Does anybody own water? Perhaps not, but there are people who control water. Shared rivers can be a source of conflicts between several countries, especially if the countries involved have a serious shortage of water.
Queen Noor of Jordan: “War over water would be an ultimate obscenity. And yet, unfortunately it is conceivable”.
Jimmy Carter: “World bank, IMF, the United Nations and even maybe the Security Council of the United nations – will have to be involved in some form for the allocation of the water supplies”.
This episode of “Water War and Peace” takes a look at the political and environmental consequences of controlling large rivers.
Many rivers throughout the word cross borders. Borders of property lines, of borders of sates, of provinces, and border of nations. Controlling the natural flow of a river, in many cases, means controlling the precious resource of a neighbor of nation. This means people upstream can deny life-giving resource to people downstream. Courts such as El Tribunal de las Aguas in Valencia, Spain, run by the people and for the people, present an effective way to handle water conflicts on a local scale. On an international scale, however, the issues are far more complex, and the methods for resolving them, far more challenging.
Clouds are looming over the access to this truly essential commodity. Salt covered shorelines, long abandoned boats strewn about on sandy waves of endless desert. In an effort to bolster Russia’s textile industry the damming of the Syr Darya river caused a dramatic shrinking and salination of the landlocked Aral Sea, an ecological disaster affecting some 30 million people all across Central Asia: a region now gripped with poverty.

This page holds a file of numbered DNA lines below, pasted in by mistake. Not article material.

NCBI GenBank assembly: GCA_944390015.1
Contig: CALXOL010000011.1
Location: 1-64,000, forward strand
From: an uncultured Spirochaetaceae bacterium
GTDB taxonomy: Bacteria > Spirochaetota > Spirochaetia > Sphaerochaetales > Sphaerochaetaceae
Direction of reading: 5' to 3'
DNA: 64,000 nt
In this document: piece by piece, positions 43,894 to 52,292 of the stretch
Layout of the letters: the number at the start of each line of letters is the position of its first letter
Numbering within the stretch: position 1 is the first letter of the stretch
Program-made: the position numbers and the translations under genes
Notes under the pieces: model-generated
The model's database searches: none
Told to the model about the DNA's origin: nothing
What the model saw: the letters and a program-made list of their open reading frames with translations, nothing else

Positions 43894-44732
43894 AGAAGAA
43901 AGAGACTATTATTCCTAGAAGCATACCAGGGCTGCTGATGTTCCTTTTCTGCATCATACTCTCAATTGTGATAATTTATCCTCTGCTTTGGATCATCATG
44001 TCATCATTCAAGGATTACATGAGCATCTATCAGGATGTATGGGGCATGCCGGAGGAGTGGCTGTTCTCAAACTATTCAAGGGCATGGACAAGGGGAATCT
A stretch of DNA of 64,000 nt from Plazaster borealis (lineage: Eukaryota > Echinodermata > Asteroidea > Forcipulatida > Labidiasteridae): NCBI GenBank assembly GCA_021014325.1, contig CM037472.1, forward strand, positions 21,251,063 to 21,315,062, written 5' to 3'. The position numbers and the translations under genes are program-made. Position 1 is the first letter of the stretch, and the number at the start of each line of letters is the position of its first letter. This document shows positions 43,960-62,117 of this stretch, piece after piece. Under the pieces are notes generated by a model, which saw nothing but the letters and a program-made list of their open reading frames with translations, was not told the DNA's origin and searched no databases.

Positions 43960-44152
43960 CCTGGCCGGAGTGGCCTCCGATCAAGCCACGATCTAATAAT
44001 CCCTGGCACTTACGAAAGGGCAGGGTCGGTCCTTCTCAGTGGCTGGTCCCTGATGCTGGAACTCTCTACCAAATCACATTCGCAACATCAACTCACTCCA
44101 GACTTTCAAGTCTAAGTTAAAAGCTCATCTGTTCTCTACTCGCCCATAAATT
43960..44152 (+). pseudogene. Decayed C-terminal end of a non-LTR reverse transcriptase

In China, people have been wrestling with a ‘River Dragon” for over 4,000 years. The Yangtze River. Turbid, Tempestuous. Legendary. The father of modern China, Sun Yat-sen, is credited with first proposing the idea of a hydroelectric dam at Three Gorges in 1919. And in the mid-1950s, after devastating floods along the Yangzi, Mao Tse-tung ordered feasibility studies on damming the river. Although the Three Gorges project delivered in 2006 provides huge comprehensive benefits the project has been plagued by corruption, spiraling costs, environmental impacts, human rights violations and resettlement difficulties.
In the Middle East disputes over water are as old as they stony biblical times. Fresh water scarcity has been a particular source of conflict in the Middle East in recent decades. In Israel, water disputes are fought over with the Palestinians, since Israel has many times the water resources of the 2.25 million Palestinians living in the West Bank and the Gaza Strip. Most of the countries in the Jordan River Basin are also marked by military conflict over its waters. The Israeli -Jordanian Peace Treaty of October 1994 however triggered a dynamic. In the treaty, Israel made considerable concessions to Jordan showing that water compromises are possible. The results achieved might serve as a model for the resolution of the remaining hydrological disputes in the area.
Themes in this episode: Water Conflicts, Ecological Disaster, Water born Disease, Floods, Dams, Resettlement.
VIPS in this episode: Shimon Peres, Mikhail Gorbasjev, Jimmy Carter, Kofi Annan, Queen Noor.
Locations in this episode: China, Turkey, Uzbekistan, Egypt, Spain, Botswana, Turkey, Israel and The West Bank.
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